Pike St.

Beautiful, emotional, real and gripping - not one to miss

Pike St.

Nilaja Sun shines in this stunning one-woman show about a family on the Lower East Side of New York City. The main character, Evelyn, is mother to a 15 year old daughter who cannot eat, bathe or breathe on her own. She is desperately trying to ensure they will have electricity to power her life support should the hurricane heading for the city cut out the power.

Sun plays every part, embodying everyone from the daughter herself to the elderly neighbour suffering from dementia. With subtle changes in voice and stance she completely alters her persona, and holds numerous fast-paced, intense conversations between characters that are no less realistic or emotive than if there were two actors involved. She is so talented that it is clear just from her facial expression whom she is playing in that moment.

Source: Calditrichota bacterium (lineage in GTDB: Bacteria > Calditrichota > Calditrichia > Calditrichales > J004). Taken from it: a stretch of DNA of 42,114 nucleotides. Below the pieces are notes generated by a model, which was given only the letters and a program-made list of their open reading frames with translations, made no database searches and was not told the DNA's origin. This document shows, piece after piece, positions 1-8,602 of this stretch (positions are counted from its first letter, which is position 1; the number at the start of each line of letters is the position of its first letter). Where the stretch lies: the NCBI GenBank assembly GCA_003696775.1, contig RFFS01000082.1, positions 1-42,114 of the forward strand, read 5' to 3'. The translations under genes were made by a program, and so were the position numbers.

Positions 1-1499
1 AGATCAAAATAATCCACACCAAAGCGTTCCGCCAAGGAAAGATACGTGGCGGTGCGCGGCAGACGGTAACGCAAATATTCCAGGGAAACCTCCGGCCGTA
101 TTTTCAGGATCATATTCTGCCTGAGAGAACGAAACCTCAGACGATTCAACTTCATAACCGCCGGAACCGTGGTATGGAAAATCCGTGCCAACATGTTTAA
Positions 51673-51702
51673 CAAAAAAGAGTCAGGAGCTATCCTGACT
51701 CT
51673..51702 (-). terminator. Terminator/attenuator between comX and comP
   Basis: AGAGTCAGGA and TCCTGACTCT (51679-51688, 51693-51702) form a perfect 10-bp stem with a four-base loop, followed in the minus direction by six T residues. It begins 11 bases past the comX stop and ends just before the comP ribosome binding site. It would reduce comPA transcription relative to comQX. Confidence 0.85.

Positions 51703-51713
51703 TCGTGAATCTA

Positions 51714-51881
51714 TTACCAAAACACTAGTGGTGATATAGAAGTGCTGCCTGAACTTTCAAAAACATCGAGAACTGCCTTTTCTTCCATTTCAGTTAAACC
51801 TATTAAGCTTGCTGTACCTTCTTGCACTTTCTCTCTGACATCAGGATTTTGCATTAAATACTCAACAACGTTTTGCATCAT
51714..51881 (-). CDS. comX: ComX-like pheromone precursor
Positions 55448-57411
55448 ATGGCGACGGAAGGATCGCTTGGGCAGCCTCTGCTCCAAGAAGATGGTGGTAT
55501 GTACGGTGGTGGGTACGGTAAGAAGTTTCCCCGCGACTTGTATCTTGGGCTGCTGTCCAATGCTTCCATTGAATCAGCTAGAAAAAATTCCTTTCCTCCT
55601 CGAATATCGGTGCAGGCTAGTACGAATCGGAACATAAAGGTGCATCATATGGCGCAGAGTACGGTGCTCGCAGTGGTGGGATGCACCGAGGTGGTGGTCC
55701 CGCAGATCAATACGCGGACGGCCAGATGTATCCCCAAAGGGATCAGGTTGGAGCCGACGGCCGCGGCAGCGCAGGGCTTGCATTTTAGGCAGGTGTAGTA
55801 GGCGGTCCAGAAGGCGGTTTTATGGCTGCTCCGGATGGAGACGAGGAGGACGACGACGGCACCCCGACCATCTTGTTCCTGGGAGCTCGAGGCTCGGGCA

Her skill is also clearly evident in the script, which includes both humour and deep emotion. It is paced well and flows beautifully; transitions between characters and settings never once disrupt it. The clever lighting reflects and enhances the atmosphere, whether it be lighthearted or intense, and music is used to both create and juxtapose a fun, relaxed atmosphere.

The themes in the play are serious ones: disability, stigma, hope, resentment and PTSD. It's sometimes hard-hitting but never overwhelming, and will definitely make you think about how you treat other people. Sun gave me goosebumps, and she brought others to tears. Her talent is a rare and precious one, and this play is a thing of beauty.


Pike St is on at Summerhall at 15:00 until August 27th, excluding the 15th and 22nd. For more information and to purchase tickets, visit the EdFringe website.

Author

Sam Nead

Sam Nead Local Reporter

I am an 18 year old student who loves reading, writing and all things theatre-related. I am currently planning a pre-university gap year in which I plan to finish writing my first novel, before I go on to study Liberal Arts and Sciences at Birmingham University.

View more posts by Sam Nead

0 Comments

Post A Comment

You must be signed in to post a comment. Click here to sign in now